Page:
Based on the contour plots in Figure 1, it can be seen that the effects of application of sodium alginate and gelatin in the matrix systems were similar. Although the shape of the contour plot in film thickness was different, sodium alginate has a convex quadratic shape, whereas gelatin had a concave quadratic shape. The higher of the two polymer concentrations, the longer of the film disintegration time needed and the greater the film thickness. In contrast to the effects of PEG on film thickness and disintegration time, with the higher PEG concentration, a thinner film was produced and the film disintegrated faster. The polymer concentration is an important factor in the development of the thin film. The integrity of fast-dissolving oral films is dependent upon the nature of the selected polymer and its concentration. Different polymers are employed to modulate the diverse properties of films.9,10 PEG also has good film-forming properties either alone or in combination with other polymers.11 The disintegration rate of the polymers is decreased by increasing the molecular weight and its concentration of the polymer film matrix system.12,13 In thin film development, mechanical properties such as tensile strength and percent elongation are improved by adding a plasticizer to the formulations.12 The mechanical properties of a thin film depends on the plasticizer concentration;13 thus, proper selection of a plasticizer is very important as improper selection may cause cracking and splitting of the film.12,14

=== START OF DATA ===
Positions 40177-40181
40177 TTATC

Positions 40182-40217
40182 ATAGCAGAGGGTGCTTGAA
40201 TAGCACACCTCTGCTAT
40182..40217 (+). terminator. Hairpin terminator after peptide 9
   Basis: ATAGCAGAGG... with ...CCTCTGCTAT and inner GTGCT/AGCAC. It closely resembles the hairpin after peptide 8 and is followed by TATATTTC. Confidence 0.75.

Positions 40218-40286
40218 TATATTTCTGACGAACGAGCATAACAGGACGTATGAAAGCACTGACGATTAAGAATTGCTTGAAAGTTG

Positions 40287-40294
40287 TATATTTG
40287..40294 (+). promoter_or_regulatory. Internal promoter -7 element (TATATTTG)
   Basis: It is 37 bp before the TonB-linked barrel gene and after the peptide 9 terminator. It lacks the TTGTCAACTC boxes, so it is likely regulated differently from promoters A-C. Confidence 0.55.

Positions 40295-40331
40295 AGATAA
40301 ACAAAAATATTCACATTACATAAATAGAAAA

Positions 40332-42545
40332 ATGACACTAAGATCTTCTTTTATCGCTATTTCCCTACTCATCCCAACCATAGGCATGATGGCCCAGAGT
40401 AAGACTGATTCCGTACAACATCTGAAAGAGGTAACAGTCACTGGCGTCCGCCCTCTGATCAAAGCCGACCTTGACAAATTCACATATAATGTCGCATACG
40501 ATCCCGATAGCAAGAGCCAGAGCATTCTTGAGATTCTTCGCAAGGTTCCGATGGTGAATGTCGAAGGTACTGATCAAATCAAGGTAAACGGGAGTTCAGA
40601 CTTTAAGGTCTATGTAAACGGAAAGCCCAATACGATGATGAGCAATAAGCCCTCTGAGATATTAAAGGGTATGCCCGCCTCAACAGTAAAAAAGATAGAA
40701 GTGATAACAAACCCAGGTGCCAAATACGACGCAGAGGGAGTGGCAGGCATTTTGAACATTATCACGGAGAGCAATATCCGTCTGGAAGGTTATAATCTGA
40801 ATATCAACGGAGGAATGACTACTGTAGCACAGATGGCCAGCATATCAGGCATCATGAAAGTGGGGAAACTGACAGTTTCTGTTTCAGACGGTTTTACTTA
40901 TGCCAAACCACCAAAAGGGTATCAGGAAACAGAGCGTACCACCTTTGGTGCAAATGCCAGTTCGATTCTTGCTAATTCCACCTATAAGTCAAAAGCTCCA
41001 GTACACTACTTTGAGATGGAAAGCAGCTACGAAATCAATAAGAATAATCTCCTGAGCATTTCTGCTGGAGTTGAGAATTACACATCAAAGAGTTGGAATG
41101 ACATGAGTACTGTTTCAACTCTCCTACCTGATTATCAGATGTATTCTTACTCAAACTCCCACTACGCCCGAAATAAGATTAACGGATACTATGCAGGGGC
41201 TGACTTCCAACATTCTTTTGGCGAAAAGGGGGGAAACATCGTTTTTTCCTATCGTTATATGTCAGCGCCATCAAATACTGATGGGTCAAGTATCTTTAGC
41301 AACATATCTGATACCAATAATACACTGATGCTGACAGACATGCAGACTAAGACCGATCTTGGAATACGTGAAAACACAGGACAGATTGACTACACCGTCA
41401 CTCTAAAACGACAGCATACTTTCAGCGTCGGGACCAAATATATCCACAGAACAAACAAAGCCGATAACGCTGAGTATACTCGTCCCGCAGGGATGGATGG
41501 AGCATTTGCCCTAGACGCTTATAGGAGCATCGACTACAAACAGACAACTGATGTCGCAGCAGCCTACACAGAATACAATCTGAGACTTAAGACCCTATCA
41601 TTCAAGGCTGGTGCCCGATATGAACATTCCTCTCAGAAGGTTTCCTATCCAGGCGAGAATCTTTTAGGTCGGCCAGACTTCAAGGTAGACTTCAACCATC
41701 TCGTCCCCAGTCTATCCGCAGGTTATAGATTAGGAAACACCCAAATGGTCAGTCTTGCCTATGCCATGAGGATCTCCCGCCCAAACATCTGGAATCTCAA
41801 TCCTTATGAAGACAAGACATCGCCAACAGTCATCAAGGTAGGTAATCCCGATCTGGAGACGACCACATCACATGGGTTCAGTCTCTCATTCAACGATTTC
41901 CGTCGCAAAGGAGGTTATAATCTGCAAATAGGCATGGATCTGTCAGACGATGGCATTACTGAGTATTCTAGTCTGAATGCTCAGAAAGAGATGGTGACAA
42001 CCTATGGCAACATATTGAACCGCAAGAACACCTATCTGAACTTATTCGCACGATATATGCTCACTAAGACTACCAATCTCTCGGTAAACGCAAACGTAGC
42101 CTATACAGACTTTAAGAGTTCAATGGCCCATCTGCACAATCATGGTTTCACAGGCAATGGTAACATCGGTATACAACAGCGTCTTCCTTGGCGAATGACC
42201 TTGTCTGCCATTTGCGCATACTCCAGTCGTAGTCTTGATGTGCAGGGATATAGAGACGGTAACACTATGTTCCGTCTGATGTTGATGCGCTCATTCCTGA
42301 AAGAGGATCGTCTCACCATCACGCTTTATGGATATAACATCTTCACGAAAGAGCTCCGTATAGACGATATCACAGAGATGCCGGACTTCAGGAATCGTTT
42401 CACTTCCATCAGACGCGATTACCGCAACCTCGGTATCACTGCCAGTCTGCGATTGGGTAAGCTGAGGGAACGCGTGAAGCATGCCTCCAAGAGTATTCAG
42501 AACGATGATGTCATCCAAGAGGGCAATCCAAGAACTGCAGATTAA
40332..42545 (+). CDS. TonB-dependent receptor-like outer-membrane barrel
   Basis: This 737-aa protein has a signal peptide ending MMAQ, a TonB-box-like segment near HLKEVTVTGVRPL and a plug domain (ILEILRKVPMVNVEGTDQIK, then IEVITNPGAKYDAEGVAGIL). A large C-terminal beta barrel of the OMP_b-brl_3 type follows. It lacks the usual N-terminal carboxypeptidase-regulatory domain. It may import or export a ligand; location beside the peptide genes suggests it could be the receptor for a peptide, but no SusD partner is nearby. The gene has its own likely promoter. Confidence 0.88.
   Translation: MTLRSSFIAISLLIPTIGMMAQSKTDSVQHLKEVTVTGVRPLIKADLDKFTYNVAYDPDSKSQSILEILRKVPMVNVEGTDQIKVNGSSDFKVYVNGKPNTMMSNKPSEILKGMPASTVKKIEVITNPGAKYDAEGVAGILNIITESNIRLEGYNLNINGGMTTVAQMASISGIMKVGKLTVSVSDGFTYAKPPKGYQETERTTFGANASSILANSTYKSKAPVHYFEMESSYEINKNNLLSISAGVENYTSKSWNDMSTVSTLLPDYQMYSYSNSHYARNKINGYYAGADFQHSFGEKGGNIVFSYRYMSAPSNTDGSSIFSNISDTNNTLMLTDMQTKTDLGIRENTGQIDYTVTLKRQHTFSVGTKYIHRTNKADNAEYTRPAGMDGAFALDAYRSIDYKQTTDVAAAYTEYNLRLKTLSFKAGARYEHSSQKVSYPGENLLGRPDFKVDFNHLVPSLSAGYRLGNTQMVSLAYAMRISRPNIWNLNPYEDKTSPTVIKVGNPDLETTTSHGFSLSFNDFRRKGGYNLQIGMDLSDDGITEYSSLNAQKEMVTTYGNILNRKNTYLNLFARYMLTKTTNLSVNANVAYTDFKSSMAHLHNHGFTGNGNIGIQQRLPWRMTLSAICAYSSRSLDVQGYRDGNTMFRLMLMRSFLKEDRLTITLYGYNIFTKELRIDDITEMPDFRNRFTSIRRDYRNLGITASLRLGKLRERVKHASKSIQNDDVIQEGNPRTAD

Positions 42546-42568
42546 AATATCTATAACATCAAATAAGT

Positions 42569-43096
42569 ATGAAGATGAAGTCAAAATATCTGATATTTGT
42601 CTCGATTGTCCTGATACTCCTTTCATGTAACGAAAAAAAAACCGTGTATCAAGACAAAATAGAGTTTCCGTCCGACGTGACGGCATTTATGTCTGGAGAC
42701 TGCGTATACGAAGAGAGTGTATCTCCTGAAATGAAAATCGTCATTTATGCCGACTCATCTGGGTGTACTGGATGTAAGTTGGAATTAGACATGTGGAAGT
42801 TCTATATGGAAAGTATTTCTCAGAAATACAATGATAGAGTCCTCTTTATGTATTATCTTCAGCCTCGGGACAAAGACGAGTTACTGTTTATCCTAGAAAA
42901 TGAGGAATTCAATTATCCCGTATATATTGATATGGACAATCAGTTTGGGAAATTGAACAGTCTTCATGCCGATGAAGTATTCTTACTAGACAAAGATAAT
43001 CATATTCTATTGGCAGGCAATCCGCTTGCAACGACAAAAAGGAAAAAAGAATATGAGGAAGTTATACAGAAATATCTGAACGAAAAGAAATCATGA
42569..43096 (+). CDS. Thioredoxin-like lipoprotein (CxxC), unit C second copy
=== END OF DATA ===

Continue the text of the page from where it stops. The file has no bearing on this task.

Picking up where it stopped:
The desirability value in Figure 1 (i) showed the highest value (0.829) in a mixture of sodium alginate and PEG 400 with a film thickness of approximately 0.179176 mm and a film disintegration time of approximately 43.5088 s, whereas Figure 1 (iv) shows the highest value (0.924) in a mixture of gelatin and PEG 400 with a film thickness of approximately 0.150706 mm and a film disintegration time of approximately 43.915 s. The desirability value can range from zero (outside of the limits) to one (at the goal). Desirability is simply a mathematical method to determine the optimum (closed to one).15 Thus, it can be concluded that the two best polymer matrix systems for the preparation of TFANE were mixtures containing 1.75% (w/v) sodium alginate and 1.5% (w/v) PEG 400 and those comprising 3% (w/v) gelatin and 0.75% (w/v) PEG 400.

Preparation of TFANE

The film properties of astaxanthin nanoemulsions prepared with both sodium alginate and gelatin are presented in Table 3.

In this study, the films prepared using a 10-mm-diameter petri dish showed good weight homogeneity. All films showed a disintegration time of less than 60 s, which related to ease of drug release from the matrix system. The ideal intraoral film should have the following mechanical properties: High tensile strength and high percent elongation. The astaxanthin nanoemulsion incorporated into the gelatin matrix system had a higher tensile strength and higher percent elongation values than the sodium alginate matrix system (Table 3). Tensile strength is the maximum stress applied to a point at which the film breaks, whereas percent elongation indicates the ability to stretch when a stress is applied. Hard and brittle films demonstrate high tensile strength,16 which means that the film made from sodium alginate was relatively smoother than that made from gelatin. The percent elongation of the gelatin matrix system was greater than that of the sodium alginate matrix system, which means that the film made from gelatin was more flexible than that made from sodium alginate.